A Snail-Pomatum (1756)

“Take as many Snails as you please, and beat them in a Mortar with a sufficient Quantity of the Oil of Sweet Almonds. Strain by Expression, and add an Ounce of Virgin-Wax for every four Ounces of Oil. Wash the Whole in the Water of Frog’s-Spawn, and add a few Drops of the Essence of Lemons, in order to correct the bad smell.”

Abdeker: Or, the Art of Preserving Beauty, 1756.

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Rose Lip Salve (1829)

“Put eight ounces of the best olive oil into a widemouthed bottle, add two ounces of the small parts of alkanet-root. Stop up the bottle, and set it in the sun; shake it often, until it be of a beautiful crimson. Now strain the oil off very clear from the roots, and add to it, in a glazed pipkin, three ounces of very fine white wax, and the same quantity of fresh clean mutton suet… Melt this by a slow fire, and perfume it when taken off, with forty drops of oil of rhodium, or of lavender.”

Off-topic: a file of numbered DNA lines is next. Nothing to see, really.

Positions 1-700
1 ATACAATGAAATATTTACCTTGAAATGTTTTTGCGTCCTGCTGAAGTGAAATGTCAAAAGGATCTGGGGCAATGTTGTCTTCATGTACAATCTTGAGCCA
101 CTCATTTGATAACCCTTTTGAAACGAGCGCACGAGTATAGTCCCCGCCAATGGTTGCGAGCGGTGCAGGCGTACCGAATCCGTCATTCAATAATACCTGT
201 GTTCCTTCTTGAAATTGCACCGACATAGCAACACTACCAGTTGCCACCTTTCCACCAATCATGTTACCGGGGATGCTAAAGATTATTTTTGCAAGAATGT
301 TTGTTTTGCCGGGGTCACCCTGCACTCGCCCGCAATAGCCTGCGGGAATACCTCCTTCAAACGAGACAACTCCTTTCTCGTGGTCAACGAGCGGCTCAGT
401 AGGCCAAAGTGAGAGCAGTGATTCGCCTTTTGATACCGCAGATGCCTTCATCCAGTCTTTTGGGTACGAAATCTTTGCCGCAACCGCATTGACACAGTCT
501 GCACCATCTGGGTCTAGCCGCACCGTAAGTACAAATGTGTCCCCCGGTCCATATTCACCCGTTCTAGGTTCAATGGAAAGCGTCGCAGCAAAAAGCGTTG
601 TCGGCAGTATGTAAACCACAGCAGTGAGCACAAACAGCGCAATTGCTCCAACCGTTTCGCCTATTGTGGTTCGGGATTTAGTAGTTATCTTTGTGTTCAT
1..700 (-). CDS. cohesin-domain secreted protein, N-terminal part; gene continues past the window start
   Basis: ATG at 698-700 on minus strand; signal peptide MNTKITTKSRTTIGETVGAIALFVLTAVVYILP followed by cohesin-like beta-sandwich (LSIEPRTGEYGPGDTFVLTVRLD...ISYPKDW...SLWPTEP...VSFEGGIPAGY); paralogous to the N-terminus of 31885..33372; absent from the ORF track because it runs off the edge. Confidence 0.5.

Mackenzie’s Five Thousand Receipts, 1829

An excellent white Paint for the Face (1756)

“Take of the white Part of Hartshorn a Pound, of the Flour of Rice two Pounds, of White Lead half a Pound, of Cuttle Fish Bone two Ounces, Frankincense, Mastich, Gum Arabic, of each an Ounce; dilute the Whole in a sufficient Quantity of Rose-Water. Wash the Face therewith.”

Abdeker: Or, the Art of Preserving Beauty, by Antoin Le Camus, 1756

A Liquid Rouge that exactly imitates Nature (1772)

“Take a pint of good Brandy, and infuse therein half an ounce of Gum Benjamin, an ounce of Red Sanders, and half an ounce of Brazil Wood, both in coarse powder, with half an ounce of Roch Alum. Cork the bottle tight, shake it well every day, and at the expiration of twelve days the Liquor will be fit for use. Lightly touch the cheeks with this Tincture, and it will scarcely be possible to perceive that rouge has been laid on, it will so nearly resemble the natural bloom.”

The Toilet of Flora, 1772